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Thursday the 31st of May, 2007
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FASHION

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Good morning.

In Spanish it is quite common to incorrectly use the English noun fashion as an adjective.

i) ¡Wow! Esos zapatos son muy fashion.

That's like saying the following:

ii) ¡Wow! Esos zapatos son muy moda.

When words get borrowed from one language to another, this type of change often takes place. However, it's important to be aware of these borrowing-errors, so that you don't make mistakes when you speak English. For example, I have often heard students say things like the following sentence:

iii) ***Those shoes are very fashion.*** (incorrect)

However, the correct sentence would use the adjective not the noun:

iv) Those shoes are very fashionable.

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I'll see you in June! 



Wednesday the 30th of May, 2007
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PREPPY (US)

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Good morning.

Today's expression is: Preppy

This word also came up in last Saturday's Ziggurat Breakfast Club.

It means: a young person who goes, or went, to an expensive private school and who dresses and acts in a way that is thought to be typical of such a school. These are often called prep schools (preparatory schools)

This is an informal expression that is mostly used in US English. For more information see Wikipedia: http://en.wikipedia.org/wiki/Preppy. The information included on Wikipedia is quite interesting.

Example 1:
I don't know if her parents will like me; I don't live in an expensive neighbourhood and I don't have a preppy image and I don't wear preppy clothes.

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I hope you have a nice day!



Tuesday the 29th of May, 2007
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BAIT AND SWITCH

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Good morning. 

Today we will look at another expression that came up in last Saturday's Ziggurat Breakfast Club.

Today's expression is: Bait and Switch

It means: to advertise a product or service at one price, usually a low or bargain price, while actually having little or nothing of this product in stock and offering to sell the customer a similar product at a higher price.

Example 1:
I signed up for a high-speed DSL line for nine Euros per month. It seemed very cheap; however, the nine-Euro-per-month rate only lasted for one month. After that, they began charging me thirty-two Euros per month! First nine Euros, then thirty-two Euros...that's what I call bait and switch publicity!

Example 2:  
The other day I saw a flat for sale for 250,000 Euros. It was a penthouse, with a lift, lots of light, just reformed, etc. When I called, they said it had been sold, but that they had a lot of other flats. The only problem was that all the other flats cost at least 500,000 Euros. I was a victim of a bait and switch.

If you have any questions about today's Daily Vitamin, please post them in the Daily Vitamin Plus! forum section on our website.

Enjoy your day.



Monday the 28th of May, 2007
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WORK EXPERIENCE vs. INTERNSHIP

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Good morning. I hope you had a nice weekend.

Last Saturday at the Ziggurat Breakfast Club, the topic of Internships (US English) or Work Experience (UK English) came up.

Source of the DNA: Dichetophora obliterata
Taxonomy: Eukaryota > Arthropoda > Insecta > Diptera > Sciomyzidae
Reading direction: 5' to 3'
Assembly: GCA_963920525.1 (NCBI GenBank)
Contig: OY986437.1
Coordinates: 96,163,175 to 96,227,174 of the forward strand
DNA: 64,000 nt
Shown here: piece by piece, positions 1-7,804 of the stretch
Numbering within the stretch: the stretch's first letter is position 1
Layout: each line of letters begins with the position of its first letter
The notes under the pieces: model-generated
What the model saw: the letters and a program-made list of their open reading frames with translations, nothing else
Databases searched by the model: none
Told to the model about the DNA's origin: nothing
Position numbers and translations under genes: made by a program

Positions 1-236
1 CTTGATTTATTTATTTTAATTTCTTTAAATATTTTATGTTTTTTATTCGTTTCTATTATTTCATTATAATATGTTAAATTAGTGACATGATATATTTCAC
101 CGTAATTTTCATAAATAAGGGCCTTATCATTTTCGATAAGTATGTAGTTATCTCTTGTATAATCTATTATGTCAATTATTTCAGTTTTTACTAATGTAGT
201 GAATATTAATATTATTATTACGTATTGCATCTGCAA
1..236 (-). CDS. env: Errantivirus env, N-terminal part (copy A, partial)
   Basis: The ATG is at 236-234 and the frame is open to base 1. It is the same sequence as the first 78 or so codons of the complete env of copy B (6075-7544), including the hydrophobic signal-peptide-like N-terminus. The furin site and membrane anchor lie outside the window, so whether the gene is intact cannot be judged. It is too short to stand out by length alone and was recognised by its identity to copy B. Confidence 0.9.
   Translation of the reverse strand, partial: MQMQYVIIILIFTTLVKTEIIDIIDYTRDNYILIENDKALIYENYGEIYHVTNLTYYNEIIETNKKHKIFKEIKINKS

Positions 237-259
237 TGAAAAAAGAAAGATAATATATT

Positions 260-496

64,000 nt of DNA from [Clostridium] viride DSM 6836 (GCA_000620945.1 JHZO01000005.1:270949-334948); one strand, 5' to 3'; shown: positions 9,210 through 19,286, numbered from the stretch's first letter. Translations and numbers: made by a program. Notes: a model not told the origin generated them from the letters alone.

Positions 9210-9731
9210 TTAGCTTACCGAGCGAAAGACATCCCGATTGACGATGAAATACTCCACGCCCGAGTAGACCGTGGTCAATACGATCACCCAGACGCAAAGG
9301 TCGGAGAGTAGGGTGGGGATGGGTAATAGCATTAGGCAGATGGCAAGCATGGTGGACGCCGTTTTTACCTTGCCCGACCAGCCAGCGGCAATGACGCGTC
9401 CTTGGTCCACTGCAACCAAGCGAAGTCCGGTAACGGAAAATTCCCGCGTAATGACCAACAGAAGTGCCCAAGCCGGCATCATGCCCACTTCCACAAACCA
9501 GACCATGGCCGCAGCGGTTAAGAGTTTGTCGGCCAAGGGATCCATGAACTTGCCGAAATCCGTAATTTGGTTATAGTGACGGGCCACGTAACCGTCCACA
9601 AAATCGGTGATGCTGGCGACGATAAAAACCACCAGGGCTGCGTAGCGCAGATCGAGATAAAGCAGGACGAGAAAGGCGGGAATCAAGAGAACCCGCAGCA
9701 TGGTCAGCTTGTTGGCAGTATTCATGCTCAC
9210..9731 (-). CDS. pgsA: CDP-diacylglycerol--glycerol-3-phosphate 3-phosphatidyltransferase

Today's expression is: Work Experience

Meaning: a period of time that a young person, especially a student, spends working in a company as a form of training. Sometimes is it paid, and sometimes it is not.

The most logical translation for this expression into Spanish would be prácticas

In standard US English, speakers generally use the word Internship. In the US, work experience refers to the experience and skills that you gain from working (whether it be a real job, or an internship). This subtle difference can sometimes cause confusion.

Example 1:
Before getting his first job, he did work experience in a major multinational company. They didn't pay him much, but he got a lot of experience from it, which allowed him to get his first real job.

Example 2:
George: Tony. I was wonderin' if you could offer my oldest daughter an internship at Downing Street before you leave office. I want her to run for senator, but she has no experience.
Tony: Yes...no problem. I will talk to my men and make sure they organise a work experience programme for her this summer. 
George: No, Tony...she doesn't have any experience. That's why I want her to do an internship  
Tony: Yes...I know George...but in England we call an intern-...oh forget it. Fine. I'll set up the internship
George: Thanks Tony. You're a swell guy.

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Have a good day.



Friday the 25th of May, 2007
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UK vs. US: WINDSCREEN vs. WINDSHEILD

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Good morning.

Today we look at two more words that are different in standard US and UK English.

Today's word is: Windscreen

Meaning: the window across the front of a motor vehicle.

In standard US English speakers usually use the word windshield.

Example 1:
Tony: George. It's raining quite hard. Don't you think we ought to turn on the windscreen wipers (limpiaparabrisas).
George: The what wipers?
Tony: The windscreen wipers...you know those blades with a rubber edge that clean the windscreen
George: The wind what?  
Tony: I believe in America you say...windshield. Is that correct?
George: Oh yeah! I'm sorry again Tony. I keep forgetin' that we ain't in Texas.

If you have any questions about today's Daily Vitamin, please post them in the Daily Vitamin Plus! forum section on our website.

Have a nice day and an excellent weekend!